Stop and think: Can I assess my allostatic load and do I need to?

Scientists have come up with various ways to try and measure allostatic load. This involves a number of different laboratory studies screening for changes in biological markers (hormones etc). For example, the “Allostatic Load Index” involves measuring 10 different things to come up with a total score.

These biomarkers are divided in to four ‘primary mediators’: dehydroepiandrosterone-sulfate (DHEA-S), epinephrine, norepinephrine, cortisol; and six ‘secondary outcomes’, systolic-blood pressure (SBP), diastolic-blood pressure, cholesterol, high-density-lipoprotein (HDL), glycosylated haemoglobin (HbA1c), and waist-hip ratio (WHR).

In the real world however, this may have limited practical application. A more important approach would be to identify factors that are in the past or present that might be contributing to allostatic overload and simply get to work on overcoming them.

  1. Conversano C, Carmassi C, Bertelloni CA, et al. Potentially traumatic events, post-traumatic stress disorder and post-traumatic stress spectrum in patients with fibromyalgia. Clin Exp Rheumatol. 2019;37(Suppl 116):39–43
  2. Toussaint LL, Whipple MO, Vincent A. Post-traumatic stress disorder symptoms may explain poor mental health in patients with fibromyalgia. J Health Psychol. 2017;22:697–706
  3. Yavne, Y., Amital, D., Watad, A., Tiosano, S., & Amital, H. (2018, August). A systematic review of precipitating physical and psychological traumatic events in the development of fibromyalgia. In Seminars in arthritis and rheumatism (Vol. 48, No. 1, pp. 121-133). WB Saunders.
  4. Wallden, M., & Nijs, J. (2021). Before & beyond the pain–Allostatic load, central sensitivity and their role in health and function. Journal of Bodywork and Movement Therapies, 27, 388-392.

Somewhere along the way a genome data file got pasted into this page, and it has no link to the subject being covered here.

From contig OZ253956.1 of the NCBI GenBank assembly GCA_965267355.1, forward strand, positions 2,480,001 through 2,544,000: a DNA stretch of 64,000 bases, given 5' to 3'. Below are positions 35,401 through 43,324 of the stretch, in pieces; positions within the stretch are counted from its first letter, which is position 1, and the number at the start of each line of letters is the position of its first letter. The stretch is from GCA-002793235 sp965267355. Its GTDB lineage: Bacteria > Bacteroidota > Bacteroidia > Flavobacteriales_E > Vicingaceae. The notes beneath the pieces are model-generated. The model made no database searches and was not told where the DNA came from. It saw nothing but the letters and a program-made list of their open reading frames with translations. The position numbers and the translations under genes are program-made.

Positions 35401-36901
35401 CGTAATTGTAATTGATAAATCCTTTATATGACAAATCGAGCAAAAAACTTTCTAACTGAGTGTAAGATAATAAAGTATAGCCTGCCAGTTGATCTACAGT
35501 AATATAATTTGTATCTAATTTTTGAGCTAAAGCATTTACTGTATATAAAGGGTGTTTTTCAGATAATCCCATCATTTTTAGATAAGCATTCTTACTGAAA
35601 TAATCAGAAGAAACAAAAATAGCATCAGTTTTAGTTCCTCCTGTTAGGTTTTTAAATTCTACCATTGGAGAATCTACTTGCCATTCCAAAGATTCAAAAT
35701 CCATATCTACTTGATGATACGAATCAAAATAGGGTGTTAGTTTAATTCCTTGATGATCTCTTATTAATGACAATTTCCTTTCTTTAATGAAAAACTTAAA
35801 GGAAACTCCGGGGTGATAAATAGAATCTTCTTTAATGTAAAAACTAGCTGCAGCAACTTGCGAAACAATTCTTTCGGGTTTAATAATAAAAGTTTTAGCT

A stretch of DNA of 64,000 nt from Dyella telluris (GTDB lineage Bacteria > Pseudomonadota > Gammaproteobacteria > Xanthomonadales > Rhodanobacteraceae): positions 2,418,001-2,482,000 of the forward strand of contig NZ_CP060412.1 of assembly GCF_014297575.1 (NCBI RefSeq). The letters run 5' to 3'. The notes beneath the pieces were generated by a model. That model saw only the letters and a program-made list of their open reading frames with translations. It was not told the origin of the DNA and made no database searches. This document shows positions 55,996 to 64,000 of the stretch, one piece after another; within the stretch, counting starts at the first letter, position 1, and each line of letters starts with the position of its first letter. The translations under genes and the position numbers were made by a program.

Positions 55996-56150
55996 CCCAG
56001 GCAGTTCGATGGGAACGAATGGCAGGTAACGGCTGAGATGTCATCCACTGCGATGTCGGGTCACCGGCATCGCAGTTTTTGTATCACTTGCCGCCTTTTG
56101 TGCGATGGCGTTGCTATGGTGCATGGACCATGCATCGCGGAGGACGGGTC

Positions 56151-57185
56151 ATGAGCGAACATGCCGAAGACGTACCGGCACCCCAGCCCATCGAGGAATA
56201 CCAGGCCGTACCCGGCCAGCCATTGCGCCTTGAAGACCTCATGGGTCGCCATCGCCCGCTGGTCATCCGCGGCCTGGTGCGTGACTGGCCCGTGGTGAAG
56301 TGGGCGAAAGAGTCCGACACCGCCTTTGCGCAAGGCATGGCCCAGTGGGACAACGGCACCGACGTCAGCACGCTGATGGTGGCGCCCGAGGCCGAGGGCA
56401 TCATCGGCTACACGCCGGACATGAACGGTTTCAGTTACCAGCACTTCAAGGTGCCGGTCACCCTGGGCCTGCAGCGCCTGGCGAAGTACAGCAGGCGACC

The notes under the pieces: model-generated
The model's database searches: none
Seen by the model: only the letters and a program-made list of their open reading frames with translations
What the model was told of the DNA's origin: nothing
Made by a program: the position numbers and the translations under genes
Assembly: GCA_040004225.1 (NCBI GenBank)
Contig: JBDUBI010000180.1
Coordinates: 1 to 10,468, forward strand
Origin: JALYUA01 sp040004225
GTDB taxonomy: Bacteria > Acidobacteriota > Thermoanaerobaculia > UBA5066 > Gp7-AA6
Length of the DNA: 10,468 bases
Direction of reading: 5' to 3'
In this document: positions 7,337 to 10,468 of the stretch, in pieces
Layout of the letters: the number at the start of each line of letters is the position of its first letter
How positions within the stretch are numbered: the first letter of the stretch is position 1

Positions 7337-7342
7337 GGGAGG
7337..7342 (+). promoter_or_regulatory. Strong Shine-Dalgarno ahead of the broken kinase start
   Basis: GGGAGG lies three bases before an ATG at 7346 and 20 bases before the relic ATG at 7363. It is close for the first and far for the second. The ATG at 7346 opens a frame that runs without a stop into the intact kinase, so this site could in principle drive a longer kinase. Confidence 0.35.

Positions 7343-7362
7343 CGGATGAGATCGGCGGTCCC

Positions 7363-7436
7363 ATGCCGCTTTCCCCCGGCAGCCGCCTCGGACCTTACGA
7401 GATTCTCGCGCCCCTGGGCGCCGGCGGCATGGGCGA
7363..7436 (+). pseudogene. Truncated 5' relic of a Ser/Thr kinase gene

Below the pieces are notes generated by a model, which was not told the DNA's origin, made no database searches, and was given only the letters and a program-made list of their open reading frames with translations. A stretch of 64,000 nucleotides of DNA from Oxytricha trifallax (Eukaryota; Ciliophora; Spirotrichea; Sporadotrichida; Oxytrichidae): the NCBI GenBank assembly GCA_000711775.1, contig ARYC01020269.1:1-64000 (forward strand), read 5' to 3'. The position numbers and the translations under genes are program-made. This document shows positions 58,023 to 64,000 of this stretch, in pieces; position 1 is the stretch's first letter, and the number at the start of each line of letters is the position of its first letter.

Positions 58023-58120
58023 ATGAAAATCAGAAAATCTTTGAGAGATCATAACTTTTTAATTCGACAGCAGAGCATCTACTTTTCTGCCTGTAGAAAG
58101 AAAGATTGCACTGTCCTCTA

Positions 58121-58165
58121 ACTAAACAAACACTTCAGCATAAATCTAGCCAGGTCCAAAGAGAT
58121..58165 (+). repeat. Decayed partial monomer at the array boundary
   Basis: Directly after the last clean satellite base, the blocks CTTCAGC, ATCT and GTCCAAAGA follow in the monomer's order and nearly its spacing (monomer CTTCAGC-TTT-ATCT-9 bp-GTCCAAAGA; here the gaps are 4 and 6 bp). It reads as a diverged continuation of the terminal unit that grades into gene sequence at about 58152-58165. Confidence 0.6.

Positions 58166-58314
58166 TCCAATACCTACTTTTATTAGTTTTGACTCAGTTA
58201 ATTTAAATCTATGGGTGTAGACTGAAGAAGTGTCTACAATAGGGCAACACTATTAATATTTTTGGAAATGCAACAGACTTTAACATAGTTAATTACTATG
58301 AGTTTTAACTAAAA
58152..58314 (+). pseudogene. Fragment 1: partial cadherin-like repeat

5. Whelan, E., O’Shea, J., Hunt, E., & Dockray, S. (2021). Evaluating measures of allostatic load in adolescents: A systematic review. Psychoneuroendocrinology, 131, 105324.
  6. Goldstein, D. S., & McEwen, B. (2002). Allostasis, homeostats, and the nature of stress. Stress, 5(1), 55-58

What Caused My Fibromyalgia?

Table of contents

What Caused My Fibromyalgia?

It goes without saying that everyone’s fibromyalgia is different: different locations and fluctuations in pain, and differences in symptoms like fatigue, brain fog, anxiety and depression. The things that led to your fibromyalgia are also different to the things that led to someone else’s fibromyalgia. Despite these differences, we now have a very sensible theory that can help make sense of fibromyalgia and guide appropriate therapy. The theory is relatively simple but does take a bit of explaining.

First, I must explain the concepts of homeostasis and allostasis.

Stop and think: What’s all the stress about?

Did you know that more than half of people with FM have a history of physical and/or psychological trauma, with many even meeting the diagnostic criteria for post-traumatic stress disorder1,2,3? While not everyone has this history, it does give us some clues that stressful events or prolonged stress, may trigger changes in the body that, eventually, may result in FM symptoms in some people. And it is facts like this that led to the theory I’m about to explain.